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Thick & Rich Homemade Pizza Sauce With Fresh Tomatoes

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If you have a bounty of tomatoes in your garden, you need this homemade pizza sauce with fresh tomatoes canning safe recipe! Pizza sauce is the most important topping for pizzas and this recipe doesn’t disappoint!

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Homemade Pizza Sauce With Fresh Tomatoes – Canning Safe Recipe

Making homemade pizza sauce with fresh tomatoes is a great way to preserve your tomato bounty and this roasted tomato pizza sauce will add the best flavor and depth to your next family pizza night!

This recipe will show you how to make delicious pizza sauce from scratch and then preserve it so that you have your own homemade tomato sauce available any time you want!

The finished product should be thick and rich with just enough saltiness and sweetness – not too tangy or sour. This makes it perfect for an easy, homemade pizza night!

Here are some tips on how to make the perfect sauce! This recipe is safe for water bath canning or can be frozen as well.

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What are the best tomatoes for homemade pizza sauce?

The best tomatoes for pizza sauce are the meaty paste tomatoes like Roma tomatoes, San Marzano, and Italian Plum tomatoes. They are the meatiest and have a low liquid content which means they won’t take as long to reduce down to a rich, thick sauce.

You can use any tomatoes in this recipe but I prefer to use paste tomatoes (like those listed above) for the best texture and flavor in my sauce. I always grow paste tomatoes in my garden for canning.

If you don’t have a garden, you can purchase them from a farmer’s market or a grocery store during the summer when they’re in season and most flavorful.

How do I thicken my pizza sauce for canning?

The key to a good pizza sauce is its thickness. Some like a very thick sauce, and others like it a bit thinner. The beauty of this recipe is you can cook it exactly as you want! Just vary the reducing time and stop when your sauce reaches the consistency you prefer.

Pizza sauce will thicken as it cooks. How long this process takes, depends on the type of tomatoes you use. Roma-type tomatoes will reduce and thicken faster than other types of tomatoes which is why I recommend these types of tomatoes. 

Even paste tomatoes can take 1-2 hours to reduce, though. Watery tomatoes can take upwards of 8 hours to thicken into a delicious homemade pizza sauce.

Why roast the tomatoes for pizza sauce?

Did you know that roasting tomatoes brings out some of the best flavors? In my personal experience, it helps them thicken up a little quicker too. 

Finally, roasting tomatoes actually makes them healthier according to some sources. Roasting tomatoes releases lycopene that can dissolve in fat, like olive oil, making this cancer-fighting antioxidant more easily absorbed into our bodies.

How long does homemade canned pizza sauce last?

This homemade canned tomato sauce recipe is best stored like any other canned goods: in a cool, dark place in the pantry. As long as the jars are properly sealed and stored, they should last for at least one year.

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What if I want to freeze the sauce instead?

Freezing this pizza sauce is also a great way to make it last longer. According to the Food Network, you can safely freeze sauce for up to 6 months.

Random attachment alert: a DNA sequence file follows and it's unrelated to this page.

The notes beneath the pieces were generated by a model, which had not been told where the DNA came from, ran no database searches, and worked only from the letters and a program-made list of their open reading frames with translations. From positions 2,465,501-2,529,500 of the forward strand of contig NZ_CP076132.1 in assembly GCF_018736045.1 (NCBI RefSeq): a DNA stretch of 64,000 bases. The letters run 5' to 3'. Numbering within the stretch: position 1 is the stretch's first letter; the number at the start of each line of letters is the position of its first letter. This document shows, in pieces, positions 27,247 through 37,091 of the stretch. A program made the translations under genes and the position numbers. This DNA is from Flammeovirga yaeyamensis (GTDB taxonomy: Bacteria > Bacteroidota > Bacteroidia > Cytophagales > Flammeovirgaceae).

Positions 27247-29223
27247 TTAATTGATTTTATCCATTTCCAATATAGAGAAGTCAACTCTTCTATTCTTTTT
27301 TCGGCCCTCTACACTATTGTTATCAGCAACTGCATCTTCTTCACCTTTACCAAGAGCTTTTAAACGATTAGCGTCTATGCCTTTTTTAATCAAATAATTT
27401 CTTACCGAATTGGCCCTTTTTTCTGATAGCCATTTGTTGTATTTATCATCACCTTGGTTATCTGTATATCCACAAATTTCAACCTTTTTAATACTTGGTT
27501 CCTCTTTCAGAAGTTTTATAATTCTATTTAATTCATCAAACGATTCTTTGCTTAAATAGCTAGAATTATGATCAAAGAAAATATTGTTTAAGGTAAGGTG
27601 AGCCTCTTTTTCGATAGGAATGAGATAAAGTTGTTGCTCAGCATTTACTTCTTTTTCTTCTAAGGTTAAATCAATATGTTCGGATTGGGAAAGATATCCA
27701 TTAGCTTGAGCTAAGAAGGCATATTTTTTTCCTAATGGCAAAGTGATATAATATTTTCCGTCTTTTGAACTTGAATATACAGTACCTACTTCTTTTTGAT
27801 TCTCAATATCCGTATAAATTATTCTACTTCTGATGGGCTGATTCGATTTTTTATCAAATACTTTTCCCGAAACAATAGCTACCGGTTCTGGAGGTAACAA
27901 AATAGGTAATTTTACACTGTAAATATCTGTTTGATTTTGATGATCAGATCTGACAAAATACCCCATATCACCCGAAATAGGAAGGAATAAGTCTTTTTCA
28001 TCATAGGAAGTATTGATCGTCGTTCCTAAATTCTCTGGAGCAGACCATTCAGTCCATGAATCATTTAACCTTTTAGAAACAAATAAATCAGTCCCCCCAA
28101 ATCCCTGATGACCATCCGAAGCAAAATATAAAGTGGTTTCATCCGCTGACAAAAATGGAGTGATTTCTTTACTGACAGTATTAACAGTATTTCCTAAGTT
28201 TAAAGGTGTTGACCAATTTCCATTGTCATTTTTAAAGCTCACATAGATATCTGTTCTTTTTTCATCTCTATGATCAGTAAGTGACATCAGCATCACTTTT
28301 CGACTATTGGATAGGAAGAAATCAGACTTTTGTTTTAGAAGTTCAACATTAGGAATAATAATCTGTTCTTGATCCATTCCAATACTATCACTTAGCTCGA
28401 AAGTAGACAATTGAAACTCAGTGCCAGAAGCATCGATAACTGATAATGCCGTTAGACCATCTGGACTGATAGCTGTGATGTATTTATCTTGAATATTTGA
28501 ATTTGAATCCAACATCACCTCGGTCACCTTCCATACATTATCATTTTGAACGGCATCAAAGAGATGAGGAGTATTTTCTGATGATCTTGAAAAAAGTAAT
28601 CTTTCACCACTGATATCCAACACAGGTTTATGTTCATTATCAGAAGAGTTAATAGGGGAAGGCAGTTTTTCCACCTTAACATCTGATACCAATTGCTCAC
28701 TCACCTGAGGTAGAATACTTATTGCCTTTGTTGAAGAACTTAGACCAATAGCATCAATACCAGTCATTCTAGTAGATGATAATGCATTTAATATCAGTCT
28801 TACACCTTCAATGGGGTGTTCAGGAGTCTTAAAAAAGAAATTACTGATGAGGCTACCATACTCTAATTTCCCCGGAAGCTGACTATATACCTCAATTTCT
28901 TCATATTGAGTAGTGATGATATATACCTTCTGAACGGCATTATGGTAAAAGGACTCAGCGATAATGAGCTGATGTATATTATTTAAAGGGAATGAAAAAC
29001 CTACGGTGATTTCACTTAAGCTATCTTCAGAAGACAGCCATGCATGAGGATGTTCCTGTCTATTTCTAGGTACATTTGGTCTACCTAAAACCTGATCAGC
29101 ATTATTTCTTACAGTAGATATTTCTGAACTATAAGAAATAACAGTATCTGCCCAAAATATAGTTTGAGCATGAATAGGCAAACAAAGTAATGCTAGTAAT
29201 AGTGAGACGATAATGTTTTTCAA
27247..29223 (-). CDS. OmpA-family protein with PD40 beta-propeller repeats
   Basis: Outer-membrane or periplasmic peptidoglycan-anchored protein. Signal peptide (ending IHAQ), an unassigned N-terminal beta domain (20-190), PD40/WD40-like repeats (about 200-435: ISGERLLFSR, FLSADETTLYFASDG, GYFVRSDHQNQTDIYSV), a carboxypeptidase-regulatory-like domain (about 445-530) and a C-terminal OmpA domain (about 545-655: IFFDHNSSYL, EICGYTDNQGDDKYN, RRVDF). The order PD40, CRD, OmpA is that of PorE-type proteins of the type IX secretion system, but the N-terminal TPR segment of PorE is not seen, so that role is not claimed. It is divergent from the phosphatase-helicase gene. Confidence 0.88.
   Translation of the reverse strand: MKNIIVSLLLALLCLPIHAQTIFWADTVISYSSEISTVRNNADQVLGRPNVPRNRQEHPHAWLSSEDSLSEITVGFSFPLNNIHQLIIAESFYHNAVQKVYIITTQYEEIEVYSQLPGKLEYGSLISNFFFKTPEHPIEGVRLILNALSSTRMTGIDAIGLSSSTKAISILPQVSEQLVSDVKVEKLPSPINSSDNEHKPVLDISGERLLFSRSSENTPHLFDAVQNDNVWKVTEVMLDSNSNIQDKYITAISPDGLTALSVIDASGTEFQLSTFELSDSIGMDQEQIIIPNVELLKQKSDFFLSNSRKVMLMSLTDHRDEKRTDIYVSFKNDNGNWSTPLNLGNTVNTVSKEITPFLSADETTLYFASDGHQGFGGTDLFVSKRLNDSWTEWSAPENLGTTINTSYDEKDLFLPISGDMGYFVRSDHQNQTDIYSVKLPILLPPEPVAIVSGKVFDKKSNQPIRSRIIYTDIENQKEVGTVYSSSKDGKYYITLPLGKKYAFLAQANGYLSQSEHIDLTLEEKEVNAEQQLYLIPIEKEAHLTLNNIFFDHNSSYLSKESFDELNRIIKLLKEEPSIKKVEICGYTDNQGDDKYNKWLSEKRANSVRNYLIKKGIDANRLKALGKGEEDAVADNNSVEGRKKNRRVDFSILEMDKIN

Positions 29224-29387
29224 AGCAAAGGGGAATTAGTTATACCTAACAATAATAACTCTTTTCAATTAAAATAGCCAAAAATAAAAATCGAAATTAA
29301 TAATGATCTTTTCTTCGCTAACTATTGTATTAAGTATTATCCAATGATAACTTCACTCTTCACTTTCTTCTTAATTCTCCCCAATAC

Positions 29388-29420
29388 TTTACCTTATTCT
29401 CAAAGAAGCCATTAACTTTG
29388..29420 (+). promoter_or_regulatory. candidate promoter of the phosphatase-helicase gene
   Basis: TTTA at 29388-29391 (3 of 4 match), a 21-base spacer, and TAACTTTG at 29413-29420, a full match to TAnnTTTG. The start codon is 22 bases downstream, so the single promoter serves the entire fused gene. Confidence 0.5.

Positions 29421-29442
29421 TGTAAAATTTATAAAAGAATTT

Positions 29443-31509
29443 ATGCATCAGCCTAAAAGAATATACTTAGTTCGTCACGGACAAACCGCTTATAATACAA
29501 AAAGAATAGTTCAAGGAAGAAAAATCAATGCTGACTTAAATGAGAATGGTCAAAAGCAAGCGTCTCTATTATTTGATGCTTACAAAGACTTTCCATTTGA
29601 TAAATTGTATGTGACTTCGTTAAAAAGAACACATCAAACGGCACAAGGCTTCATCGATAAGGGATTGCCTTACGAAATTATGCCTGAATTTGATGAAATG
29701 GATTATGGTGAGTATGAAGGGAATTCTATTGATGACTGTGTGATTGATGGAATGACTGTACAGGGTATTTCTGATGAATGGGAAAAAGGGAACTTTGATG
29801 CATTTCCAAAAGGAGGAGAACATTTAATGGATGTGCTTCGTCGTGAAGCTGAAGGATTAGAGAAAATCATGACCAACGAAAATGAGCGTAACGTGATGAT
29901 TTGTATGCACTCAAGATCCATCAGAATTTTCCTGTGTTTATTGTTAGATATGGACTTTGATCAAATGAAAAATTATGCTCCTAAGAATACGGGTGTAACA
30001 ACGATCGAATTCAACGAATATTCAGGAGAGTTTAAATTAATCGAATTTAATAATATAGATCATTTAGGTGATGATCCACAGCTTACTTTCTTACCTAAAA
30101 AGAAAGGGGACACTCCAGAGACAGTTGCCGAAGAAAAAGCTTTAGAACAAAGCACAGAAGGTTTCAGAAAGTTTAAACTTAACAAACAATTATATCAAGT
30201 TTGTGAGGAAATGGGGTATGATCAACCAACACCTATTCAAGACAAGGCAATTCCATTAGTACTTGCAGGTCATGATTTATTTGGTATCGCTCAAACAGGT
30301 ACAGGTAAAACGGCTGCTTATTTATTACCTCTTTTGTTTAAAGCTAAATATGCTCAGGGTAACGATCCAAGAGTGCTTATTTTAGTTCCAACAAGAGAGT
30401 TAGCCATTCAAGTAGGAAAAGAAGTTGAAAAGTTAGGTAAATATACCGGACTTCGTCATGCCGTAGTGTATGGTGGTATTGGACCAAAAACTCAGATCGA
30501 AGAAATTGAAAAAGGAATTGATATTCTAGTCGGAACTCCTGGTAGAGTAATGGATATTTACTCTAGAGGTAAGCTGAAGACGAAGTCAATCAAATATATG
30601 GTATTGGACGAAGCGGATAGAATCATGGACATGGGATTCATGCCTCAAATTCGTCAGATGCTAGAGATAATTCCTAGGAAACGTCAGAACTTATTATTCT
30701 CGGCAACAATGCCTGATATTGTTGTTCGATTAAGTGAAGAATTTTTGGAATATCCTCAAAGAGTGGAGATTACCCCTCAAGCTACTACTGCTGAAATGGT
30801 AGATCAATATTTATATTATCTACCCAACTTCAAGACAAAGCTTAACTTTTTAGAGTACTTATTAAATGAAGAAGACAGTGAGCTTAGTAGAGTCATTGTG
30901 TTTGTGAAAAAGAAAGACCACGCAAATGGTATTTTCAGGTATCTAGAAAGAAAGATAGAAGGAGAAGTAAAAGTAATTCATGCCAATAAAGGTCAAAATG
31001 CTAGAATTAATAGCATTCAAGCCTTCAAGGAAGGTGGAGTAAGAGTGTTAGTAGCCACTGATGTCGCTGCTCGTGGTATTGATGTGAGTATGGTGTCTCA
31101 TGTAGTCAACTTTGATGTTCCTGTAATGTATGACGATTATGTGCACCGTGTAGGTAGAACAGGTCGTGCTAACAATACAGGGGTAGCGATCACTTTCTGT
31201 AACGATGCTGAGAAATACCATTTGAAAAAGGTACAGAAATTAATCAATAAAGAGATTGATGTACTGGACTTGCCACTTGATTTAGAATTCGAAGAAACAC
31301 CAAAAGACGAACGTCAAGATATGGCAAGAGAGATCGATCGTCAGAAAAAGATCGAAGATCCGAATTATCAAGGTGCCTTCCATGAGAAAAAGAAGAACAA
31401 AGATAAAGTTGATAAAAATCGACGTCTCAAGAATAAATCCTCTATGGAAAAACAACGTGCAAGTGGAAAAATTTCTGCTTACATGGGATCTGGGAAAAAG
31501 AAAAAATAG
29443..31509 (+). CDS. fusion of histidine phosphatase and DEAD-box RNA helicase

If you want to freeze this pizza sauce, I highly recommend using Souper Cubes. I received a set to test recently and they are fabulous! Souper Cubes come in an assortment of sizes and are an easy way to quickly and easily freeze liquids into cubes. 

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After the liquids are frozen, simply pop them out of the cubes and store them in freezer bags! The 1 or 2 cup Souper Cube is the perfect size for frozen pizza sauce, tomato recipes that aren’t canning safe, homemade soups, homemade stock, and more!

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How to Make this Delicious Homemade Pizza Sauce Recipe

  1. First you’ll need to roast the tomatoes and garlic in your oven.
  2. Then you’ll press the roasted tomatoes through a food mill to remove seeds and skin.
  3. Next, add remaining ingredients and reduce the sauce to the desired consistency.
  4. Remove from heat and stir in lemon juice.
  5. Finally, can or freeze the pizza sauce to preserve it.
canning supplies

Canning Safety is Important!

Whenever you are canning your own homemade sauce, it is important to use only safe methods of food preservation. The Food and Drug Administration (FDA) has strict guidelines for how to follow proper canning procedures .

The three most critical factors in making safe canned foods are: following safe recipes, cooking at the right temperature, and for the right amount of time. You also need quality supplies – jars, lids, and rings. Lids have been pretty hard to find since the pandemic, but I’ve used off-brand lids without issue with a 100% success rate. They all have sealed.

If you’re skeptical about off-brand lids, you can always use reusable Tattler lids. I have a few of these and always have great luck with them as well. The only downside is they are quite expensive.

pH of Tomatoes

The acidity of your sauce is very important. Foods with a pH over 4.6 can grow botulism and since tomatoes are very close to that acidity level, it’s important to follow a recipe that has been tested for pH, to add acid, and to can it for the entire time listed in the recipe.

You might also want to test recipes prior to canning! You can use pH strips to determine pH level. The acidity needs to be below 4.6 to be considered safe. Tomatoes are an acidic food and the pH level can vary among types of tomatoes and even their level of ripeness.